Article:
Iterating Rapidly: How a flexible model turned USC Hybrid High into a high-performing school in 30 weeks

With the third quarter of the school year wrapping up here at Ednovate – USC Hybrid High School, we have made great strides down the path of personalizing the learning experience for each of our students. USC Hybrid High School’s instructional model is evolving rapidly as we identify tools, strategies, and structures that better enable us to execute on our vision. In less than a year, we have doubled the percentage of students performing at or above grade level in all subject areas on the NWEA MAP assessment, predicting significant growth on other state and national indicators as well.

That said, the path hasn’t always been clear; the truth is that we have taken many turns and U-turns, learning hard lessons along the way about what works in personalized learning. We’ve gotten excited about ideas that we ended up tossing out just a few days in, and we’ve been skeptical about things that we ultimately fell in love with.

What has helped us to make effective decisions about our iterations has been clarifying our Theory of Change. Using that as our North Star has allowed us the flexibility to enact frequent adjustments to our model, constantly driving us closer to our goal of closing the college completion gap for our students.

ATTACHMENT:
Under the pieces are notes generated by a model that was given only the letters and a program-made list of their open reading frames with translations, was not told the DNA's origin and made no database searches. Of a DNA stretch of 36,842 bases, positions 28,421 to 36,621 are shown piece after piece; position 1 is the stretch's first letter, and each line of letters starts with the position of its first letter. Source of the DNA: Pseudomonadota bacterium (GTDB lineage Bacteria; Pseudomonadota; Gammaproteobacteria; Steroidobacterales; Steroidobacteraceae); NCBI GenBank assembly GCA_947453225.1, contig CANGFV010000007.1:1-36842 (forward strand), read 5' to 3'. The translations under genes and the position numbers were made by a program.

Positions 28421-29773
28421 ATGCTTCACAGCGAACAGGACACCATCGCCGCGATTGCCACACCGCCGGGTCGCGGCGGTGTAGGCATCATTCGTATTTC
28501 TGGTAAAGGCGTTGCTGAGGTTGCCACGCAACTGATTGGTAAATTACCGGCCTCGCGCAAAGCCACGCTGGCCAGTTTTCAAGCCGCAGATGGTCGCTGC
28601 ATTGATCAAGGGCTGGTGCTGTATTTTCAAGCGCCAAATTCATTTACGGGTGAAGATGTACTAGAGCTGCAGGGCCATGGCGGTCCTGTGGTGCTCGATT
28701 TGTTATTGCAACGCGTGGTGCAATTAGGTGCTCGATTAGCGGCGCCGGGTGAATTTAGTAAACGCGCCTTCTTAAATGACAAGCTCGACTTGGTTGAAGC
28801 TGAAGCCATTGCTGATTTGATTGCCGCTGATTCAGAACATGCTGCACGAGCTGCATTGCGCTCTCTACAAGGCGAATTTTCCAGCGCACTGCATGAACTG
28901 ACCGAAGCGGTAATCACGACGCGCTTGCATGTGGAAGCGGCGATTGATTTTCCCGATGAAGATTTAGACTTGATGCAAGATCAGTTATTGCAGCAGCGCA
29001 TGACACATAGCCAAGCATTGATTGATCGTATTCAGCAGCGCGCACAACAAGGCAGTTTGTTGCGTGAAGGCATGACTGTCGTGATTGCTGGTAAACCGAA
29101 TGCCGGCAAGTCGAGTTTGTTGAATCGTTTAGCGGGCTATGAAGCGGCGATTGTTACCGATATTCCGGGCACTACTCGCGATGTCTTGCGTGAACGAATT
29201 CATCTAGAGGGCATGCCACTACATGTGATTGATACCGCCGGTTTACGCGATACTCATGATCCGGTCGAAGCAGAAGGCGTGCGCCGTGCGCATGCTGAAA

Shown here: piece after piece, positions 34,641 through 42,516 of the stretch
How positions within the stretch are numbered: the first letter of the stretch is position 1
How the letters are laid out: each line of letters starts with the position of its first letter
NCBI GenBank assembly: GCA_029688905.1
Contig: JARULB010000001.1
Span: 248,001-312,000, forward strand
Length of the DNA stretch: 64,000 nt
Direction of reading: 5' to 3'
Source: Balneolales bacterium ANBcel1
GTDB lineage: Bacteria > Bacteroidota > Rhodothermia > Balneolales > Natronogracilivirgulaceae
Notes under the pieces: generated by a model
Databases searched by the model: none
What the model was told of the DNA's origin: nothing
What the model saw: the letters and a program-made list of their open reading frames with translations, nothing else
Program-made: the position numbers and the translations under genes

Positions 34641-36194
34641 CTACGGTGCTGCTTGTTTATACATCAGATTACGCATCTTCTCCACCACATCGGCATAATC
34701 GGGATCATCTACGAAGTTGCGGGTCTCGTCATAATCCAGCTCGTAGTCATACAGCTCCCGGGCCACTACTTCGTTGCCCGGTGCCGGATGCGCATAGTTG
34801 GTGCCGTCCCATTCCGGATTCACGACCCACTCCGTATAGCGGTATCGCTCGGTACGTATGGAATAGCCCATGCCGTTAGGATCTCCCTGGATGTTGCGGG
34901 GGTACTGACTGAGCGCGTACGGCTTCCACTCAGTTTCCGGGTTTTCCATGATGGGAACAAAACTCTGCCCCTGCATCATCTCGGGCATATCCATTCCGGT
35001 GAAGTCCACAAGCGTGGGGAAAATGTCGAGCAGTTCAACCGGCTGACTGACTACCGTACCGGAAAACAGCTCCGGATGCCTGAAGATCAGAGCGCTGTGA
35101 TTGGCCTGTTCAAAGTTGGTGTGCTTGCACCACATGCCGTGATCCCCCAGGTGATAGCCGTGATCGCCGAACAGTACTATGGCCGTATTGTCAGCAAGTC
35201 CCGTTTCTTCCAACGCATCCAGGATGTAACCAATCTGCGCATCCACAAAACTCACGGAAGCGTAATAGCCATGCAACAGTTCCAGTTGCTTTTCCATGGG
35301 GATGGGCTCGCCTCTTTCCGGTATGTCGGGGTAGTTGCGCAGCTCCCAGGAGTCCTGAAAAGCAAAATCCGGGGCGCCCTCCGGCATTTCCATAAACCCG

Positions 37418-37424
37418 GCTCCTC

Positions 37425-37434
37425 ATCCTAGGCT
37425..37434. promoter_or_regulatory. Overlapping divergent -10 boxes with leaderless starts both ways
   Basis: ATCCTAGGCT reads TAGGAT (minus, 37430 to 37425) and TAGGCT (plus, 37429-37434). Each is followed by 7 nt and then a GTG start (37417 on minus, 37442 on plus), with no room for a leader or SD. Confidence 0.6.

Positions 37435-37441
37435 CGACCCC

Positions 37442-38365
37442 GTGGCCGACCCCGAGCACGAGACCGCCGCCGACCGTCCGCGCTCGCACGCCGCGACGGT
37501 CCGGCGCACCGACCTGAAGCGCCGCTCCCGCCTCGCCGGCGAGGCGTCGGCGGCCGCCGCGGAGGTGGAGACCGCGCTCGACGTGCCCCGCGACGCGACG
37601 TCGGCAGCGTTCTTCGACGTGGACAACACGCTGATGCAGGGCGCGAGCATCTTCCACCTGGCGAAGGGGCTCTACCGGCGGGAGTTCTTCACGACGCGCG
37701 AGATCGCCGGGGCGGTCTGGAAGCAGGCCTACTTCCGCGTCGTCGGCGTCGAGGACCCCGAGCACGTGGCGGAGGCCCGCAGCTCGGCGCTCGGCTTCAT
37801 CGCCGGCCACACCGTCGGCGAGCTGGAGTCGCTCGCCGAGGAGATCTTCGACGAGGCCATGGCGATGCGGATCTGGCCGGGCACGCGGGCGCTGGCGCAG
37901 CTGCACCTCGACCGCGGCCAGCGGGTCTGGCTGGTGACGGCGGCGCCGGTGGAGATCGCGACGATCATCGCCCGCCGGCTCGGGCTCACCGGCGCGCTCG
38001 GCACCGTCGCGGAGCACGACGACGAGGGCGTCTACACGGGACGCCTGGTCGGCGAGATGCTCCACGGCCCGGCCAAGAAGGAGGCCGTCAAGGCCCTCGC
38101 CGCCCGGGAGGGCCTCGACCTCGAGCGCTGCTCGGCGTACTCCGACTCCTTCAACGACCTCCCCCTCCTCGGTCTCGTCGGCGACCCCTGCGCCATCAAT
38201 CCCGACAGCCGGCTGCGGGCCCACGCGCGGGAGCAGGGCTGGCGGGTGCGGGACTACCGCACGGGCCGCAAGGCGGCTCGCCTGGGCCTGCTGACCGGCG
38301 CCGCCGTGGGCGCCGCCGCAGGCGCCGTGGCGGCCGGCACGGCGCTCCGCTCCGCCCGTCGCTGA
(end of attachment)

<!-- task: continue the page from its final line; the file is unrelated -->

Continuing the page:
Quarter 1: Self-paced within one period

In our Quarter 1 model, we focused on having teachers create self-paced learning within each period. We challenged them to create classes in which students were doing the thinking for 100% of the period. We structurally forced this by having alternating “studio” days and traditional days. During studio lessons, students worked online at their own pace for the whole 75-minute period; on traditional days, students experienced a more traditional lesson cycle.

We also created an infrastructure built around IlluminateHaparaCleverGoogle Apps, and Chromebooks to set the parameters for our digital learning platform. We learned what types of learning worked best synchronously and asynchronously as well as strategies for managing self-paced classes. We structurally increased the student thinking time and reduced teacher talk time.

Quarter 2: Interpreting digital data daily & more student autonomy

In Quarter 2, we focused on continuously collecting mastery scores (real-time student achievement data) and adjusting our live teaching depending on what we saw. On studio days, our teachers were receiving data from students at about 10-minute intervals, and we needed a way to analyze that data quickly and make adjustments. Apps like CurriculetActively LearnThinkCERCA, and NoRedInk helped our teachers obtain actionable data in our self-paced learning environments.

We also realized that in order to live our values of trust and integrity, we needed to give our students more autonomy by transitioning to student ownership of their Chromebooks. This had the added benefit of saving even more classroom time and allowed for increased student responsibility.

Quarter 3: Deep learning through performance tasks & extending self-paced learning over weeks